Haplotype assembly is the process of assigning the different alleles of the variants covered by mapped sequencing reads to the two haplotypes of the genome of a human individual. Long reads, which are nowadays cheaper to produce and more widely available than ever before, have been used to reduce the fragmentation of the assembled haplotypes since their ability to span several variants along the genome. These long reads are also characterized by a high error rate, an issue which may be mitigated, however, with larger sets of reads, when this error rate is uniform across genome positions. Unfortunately, current state-of-the-art dynamic programming approaches designed for long reads deal only with limited coverages.
Here, we propose a new method for assembling haplotypes which combines and extends the features of previous approaches to deal with long reads and higher coverages. In particular, our algorithm is able to dynamically adapt the estimated number of errors at each variant site, while minimizing the total number of error corrections necessary for finding a feasible solution. This allows our method to significantly reduce the required computational resources, allowing to consider datasets composed of higher coverages. The algorithm has been implemented in a freely available tool, HapCHAT: Haplotype Assembly Coverage Handling by Adapting Thresholds. An experimental analysis on sequencing reads with up to 60 × coverage reveals improvements in accuracy and recall achieved by considering a higher coverage with lower runtimes.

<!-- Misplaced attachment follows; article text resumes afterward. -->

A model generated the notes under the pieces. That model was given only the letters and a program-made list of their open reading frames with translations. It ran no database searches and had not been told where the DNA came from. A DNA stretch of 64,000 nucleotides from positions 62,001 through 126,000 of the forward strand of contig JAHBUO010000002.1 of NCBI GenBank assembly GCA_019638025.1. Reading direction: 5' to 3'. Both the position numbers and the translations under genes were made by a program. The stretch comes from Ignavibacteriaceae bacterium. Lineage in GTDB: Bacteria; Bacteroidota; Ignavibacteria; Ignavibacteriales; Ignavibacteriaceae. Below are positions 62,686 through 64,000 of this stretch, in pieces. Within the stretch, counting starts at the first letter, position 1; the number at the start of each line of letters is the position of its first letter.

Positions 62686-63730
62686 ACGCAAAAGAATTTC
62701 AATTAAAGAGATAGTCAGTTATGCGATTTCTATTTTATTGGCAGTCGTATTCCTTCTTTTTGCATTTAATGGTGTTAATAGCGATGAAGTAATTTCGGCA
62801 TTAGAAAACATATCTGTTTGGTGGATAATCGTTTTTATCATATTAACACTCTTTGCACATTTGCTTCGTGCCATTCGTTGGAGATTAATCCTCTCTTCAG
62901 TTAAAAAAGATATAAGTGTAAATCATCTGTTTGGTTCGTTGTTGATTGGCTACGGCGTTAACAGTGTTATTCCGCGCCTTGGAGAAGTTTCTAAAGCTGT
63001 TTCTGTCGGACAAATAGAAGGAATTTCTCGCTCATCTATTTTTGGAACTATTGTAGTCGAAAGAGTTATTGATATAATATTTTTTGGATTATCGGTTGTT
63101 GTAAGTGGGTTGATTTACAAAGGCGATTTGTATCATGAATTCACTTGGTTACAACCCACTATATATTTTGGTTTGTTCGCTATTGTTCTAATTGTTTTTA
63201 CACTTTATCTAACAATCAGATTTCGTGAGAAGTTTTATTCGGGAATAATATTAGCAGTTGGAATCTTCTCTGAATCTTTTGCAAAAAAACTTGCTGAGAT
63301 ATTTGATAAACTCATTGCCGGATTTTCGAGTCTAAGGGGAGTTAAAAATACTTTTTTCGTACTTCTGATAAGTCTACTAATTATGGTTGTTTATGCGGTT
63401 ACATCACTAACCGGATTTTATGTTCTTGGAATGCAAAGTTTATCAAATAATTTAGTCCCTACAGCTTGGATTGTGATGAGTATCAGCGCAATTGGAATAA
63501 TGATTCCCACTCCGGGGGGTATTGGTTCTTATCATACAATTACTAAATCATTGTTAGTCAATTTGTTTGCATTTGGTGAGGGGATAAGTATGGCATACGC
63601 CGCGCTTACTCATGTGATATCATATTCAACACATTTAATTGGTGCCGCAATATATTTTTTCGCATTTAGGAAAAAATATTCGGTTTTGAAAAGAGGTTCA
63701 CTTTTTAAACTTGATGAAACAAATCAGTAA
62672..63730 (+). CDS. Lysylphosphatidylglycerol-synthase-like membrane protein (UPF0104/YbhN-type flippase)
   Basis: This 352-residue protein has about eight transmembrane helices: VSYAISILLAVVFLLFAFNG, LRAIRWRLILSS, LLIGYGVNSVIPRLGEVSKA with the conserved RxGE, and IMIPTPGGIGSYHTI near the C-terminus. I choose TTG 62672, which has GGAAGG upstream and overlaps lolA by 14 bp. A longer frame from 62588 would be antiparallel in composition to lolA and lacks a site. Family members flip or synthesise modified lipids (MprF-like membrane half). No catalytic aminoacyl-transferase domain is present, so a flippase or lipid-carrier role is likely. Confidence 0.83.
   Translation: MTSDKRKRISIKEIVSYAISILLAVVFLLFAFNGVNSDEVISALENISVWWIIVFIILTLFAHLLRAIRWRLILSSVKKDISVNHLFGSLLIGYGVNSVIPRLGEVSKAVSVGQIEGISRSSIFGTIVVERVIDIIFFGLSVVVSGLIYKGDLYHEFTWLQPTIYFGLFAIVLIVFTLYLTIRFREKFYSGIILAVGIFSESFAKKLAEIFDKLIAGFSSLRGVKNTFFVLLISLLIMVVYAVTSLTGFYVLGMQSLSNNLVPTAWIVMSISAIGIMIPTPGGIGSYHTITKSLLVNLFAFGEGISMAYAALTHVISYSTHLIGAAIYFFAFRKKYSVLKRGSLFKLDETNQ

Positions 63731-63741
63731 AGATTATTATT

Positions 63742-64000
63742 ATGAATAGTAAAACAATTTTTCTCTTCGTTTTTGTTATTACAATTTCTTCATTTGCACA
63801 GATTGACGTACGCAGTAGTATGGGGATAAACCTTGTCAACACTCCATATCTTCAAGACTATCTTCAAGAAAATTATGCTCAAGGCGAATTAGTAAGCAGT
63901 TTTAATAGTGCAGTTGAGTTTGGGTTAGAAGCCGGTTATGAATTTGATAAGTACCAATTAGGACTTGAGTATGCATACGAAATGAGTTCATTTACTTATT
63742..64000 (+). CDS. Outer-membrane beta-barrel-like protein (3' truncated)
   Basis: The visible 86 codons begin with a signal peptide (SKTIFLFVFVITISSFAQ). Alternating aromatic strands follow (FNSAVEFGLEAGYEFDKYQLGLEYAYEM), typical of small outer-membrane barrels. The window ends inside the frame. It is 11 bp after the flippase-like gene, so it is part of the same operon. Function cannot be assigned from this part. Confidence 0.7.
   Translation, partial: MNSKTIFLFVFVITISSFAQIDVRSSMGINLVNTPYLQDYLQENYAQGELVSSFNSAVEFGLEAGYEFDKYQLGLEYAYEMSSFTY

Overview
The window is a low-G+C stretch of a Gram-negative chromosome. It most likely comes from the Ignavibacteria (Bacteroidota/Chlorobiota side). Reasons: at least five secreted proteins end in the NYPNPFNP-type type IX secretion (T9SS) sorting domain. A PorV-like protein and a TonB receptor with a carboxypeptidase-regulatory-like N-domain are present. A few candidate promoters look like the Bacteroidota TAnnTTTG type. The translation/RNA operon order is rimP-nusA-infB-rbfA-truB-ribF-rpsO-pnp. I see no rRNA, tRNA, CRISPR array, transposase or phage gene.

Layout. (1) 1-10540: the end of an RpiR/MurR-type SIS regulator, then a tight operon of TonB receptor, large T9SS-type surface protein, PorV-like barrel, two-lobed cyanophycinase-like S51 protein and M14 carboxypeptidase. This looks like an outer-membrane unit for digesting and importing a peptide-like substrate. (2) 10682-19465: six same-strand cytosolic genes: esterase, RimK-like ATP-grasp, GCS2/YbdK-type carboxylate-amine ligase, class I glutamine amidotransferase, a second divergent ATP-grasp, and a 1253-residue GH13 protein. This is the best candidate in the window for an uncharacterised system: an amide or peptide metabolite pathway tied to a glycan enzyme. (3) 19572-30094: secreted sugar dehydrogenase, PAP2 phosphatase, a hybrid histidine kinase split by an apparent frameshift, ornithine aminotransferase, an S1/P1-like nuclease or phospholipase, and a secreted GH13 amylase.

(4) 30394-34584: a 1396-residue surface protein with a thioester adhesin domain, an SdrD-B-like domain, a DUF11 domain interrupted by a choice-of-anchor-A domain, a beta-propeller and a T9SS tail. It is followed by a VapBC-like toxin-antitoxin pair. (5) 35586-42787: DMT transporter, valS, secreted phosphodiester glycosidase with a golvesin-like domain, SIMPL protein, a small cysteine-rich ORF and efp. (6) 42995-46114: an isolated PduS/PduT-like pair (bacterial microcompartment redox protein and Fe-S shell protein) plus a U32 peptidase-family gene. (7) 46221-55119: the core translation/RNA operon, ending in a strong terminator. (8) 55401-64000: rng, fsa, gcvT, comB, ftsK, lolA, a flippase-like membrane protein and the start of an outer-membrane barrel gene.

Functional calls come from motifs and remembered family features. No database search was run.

Our method leverages the long-range information of sequencing reads that allows to obtain assembled haplotypes fragmented in a lower number of unphased haplotype blocks. At the same time, our method is also able to deal with higher coverages to better correct the errors in the original reads and to obtain more accurate haplotypes as a result.
HapCHAT is available at http://hapchat.algolab.euunder the GNU Public License (GPL).